For the most part, the gameplay is fine. The shooting feels nice, and enemies are spread out well enough that you won't worry about them reaching the base often. That's a good thing, since the base has no visible energy meter, so if you let enemies creep up close to the base or you hold down your fire stick while passing by, it becomes a crapshoot about whether the whole thing blows up. Get to around the 10th level or so, and the game suddenly increases dramatically in difficulty. Periodic fire from enemies transforms into something from a "bullet hell" shooter; it's problematic since you don't have a nimble ship and some of the projectiles are difficult to see since they blend into the background. Your gunfire does little damage, and even though your ship has regenerating health, it isn't fast enough to counteract the damage.

Your first reaction to the big difficulty spike would be to upgrade the default machine gun and your ship. The problem isn't that each upgrade is expensive, but you'll need several of them to see a stat boost. Investing in secondary weapons seems like a good idea until you learn about their slow cooldowns and the small amount of damage they deliver until several thousands of credits are applied to make them seem decent. You'll soon realize that there are only two purchases that matter: buying the best ship and buying the best machine gun. For that, you'll need to grind. The good news is that the prices are much more achievable compared to the game's original mobile incarnation, so the grinding isn't severe to the point where you'll clamor for microtransactions. The bad news is that you're still grinding because every other purchase feels useless.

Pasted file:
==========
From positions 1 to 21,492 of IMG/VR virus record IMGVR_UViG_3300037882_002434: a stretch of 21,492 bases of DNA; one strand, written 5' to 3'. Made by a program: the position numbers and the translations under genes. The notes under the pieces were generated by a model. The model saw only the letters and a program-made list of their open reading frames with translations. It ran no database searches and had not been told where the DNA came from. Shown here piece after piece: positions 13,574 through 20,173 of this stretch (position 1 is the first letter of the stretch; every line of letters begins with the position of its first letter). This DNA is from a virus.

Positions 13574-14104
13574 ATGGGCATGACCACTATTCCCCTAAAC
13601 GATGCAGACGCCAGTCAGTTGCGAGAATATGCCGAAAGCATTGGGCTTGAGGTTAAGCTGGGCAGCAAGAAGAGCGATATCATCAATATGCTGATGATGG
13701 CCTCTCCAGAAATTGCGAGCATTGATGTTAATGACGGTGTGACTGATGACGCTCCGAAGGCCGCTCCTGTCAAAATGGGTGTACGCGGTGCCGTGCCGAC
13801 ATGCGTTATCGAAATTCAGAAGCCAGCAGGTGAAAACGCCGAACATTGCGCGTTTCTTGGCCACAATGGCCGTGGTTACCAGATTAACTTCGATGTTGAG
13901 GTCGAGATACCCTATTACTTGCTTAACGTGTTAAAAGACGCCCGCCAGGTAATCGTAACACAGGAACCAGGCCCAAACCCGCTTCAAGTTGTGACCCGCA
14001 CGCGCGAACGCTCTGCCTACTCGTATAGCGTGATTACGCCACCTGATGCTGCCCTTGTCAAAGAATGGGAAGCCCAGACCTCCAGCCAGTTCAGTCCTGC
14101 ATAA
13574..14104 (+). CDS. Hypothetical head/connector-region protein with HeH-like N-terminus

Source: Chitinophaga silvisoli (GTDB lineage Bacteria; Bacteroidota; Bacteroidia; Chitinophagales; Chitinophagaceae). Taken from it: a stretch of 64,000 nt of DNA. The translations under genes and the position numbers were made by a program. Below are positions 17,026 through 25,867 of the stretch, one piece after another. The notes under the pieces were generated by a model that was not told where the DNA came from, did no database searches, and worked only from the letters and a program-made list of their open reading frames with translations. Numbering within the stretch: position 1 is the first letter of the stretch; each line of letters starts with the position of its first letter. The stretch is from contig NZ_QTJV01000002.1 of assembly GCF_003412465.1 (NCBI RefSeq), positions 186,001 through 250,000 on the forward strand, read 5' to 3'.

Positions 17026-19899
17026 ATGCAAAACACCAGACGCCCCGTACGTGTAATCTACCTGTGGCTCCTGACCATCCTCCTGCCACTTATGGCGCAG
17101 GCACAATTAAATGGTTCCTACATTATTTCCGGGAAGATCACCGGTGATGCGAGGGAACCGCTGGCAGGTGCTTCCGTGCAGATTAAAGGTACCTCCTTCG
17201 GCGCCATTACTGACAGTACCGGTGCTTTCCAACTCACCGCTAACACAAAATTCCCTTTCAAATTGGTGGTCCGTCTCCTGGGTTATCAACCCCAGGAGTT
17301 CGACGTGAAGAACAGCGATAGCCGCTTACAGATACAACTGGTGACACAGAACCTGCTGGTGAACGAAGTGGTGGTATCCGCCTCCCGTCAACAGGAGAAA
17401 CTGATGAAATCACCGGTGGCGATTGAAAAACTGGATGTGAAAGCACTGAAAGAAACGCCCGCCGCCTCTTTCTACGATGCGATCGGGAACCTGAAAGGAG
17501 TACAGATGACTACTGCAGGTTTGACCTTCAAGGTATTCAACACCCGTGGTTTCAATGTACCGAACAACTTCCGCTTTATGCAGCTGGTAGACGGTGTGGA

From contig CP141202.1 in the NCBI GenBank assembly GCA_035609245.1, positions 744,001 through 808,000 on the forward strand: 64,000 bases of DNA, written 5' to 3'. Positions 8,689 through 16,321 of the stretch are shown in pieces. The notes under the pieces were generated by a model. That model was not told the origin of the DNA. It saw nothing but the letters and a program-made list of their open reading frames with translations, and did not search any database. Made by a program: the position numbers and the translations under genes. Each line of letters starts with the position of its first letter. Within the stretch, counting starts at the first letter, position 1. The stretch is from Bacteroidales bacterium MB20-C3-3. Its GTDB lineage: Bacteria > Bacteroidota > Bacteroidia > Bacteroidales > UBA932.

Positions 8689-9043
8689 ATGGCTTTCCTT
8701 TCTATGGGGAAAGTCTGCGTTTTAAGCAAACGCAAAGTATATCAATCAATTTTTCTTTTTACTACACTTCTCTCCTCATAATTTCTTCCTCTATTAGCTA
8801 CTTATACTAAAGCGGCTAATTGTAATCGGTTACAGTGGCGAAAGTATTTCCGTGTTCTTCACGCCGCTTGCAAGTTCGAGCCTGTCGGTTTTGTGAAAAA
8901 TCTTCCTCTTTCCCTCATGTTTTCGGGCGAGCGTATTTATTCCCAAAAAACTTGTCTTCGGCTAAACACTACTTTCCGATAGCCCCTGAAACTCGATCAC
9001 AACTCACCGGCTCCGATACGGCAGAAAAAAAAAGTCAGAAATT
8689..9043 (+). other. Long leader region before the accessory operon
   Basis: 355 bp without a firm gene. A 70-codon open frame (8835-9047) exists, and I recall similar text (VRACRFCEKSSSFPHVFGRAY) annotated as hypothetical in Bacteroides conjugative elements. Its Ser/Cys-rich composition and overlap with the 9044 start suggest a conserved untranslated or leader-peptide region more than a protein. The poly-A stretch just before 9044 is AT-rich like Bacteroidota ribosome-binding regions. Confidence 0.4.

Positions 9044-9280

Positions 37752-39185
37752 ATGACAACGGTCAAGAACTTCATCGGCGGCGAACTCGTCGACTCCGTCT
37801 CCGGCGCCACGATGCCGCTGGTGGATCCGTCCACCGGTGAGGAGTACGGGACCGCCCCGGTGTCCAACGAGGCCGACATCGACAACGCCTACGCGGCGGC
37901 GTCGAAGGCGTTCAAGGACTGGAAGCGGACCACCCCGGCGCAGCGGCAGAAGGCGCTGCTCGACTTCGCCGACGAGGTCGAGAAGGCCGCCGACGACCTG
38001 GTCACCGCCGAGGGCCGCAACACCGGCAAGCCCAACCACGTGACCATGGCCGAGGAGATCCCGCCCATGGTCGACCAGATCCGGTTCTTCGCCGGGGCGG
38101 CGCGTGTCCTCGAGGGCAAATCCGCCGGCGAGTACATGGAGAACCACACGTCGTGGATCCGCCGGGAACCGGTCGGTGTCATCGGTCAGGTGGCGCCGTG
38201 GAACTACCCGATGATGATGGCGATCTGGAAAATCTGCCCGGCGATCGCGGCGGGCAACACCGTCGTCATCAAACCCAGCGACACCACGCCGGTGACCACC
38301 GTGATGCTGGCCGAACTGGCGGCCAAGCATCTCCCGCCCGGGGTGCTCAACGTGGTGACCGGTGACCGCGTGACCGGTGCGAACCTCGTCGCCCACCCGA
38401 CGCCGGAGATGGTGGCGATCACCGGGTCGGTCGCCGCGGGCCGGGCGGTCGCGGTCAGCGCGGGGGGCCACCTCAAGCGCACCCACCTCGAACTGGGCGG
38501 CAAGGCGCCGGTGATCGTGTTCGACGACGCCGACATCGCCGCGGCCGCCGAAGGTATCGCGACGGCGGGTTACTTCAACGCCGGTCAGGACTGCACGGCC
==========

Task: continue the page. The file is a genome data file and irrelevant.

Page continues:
That padding argument seems rather valid, as Red Siren suddenly becomes super easy once any of the two upgrades are made, let alone both of them. More enemies appear, but they fall apart quickly, and the only way you'll die is if you intentionally let yourself get hit by the ordnance thrown at you. From there, trekking through the game's 25 levels becomes a breeze. The funny thing is that the game presents you with the ending text blurb whether you win or lose on the last level. It's a fitting bug for a title that already has a bug where you can place the cursor on the map beyond the 25th pip to get an invalid level warning.

Red Siren: Space Defense is one of those games that you'll entertain for an afternoon only because you found it at a deep discount. The core shooting is fine until you hit the difficulty wall, and while the grind isn't as bad as the mobile version, the fact that you'll play the early levels multiple times to earn enough to get something more powerful can halt the fun. Other issues, like the hard-to-see projectiles and near-useless secondary weapons, also dull the fun, while the upgrade system only succeeds in infuriating players who won't realize when an actual stat upgrade will occur until after they've already sunk a ton of money into the system. Combined with the flaky presentation, there's no reason to give Red Siren a look unless you've absolutely raided the library of all other shooting games, have some spare Gold Points to burn, and have absolutely nothing else to do.

Score: 4.0/10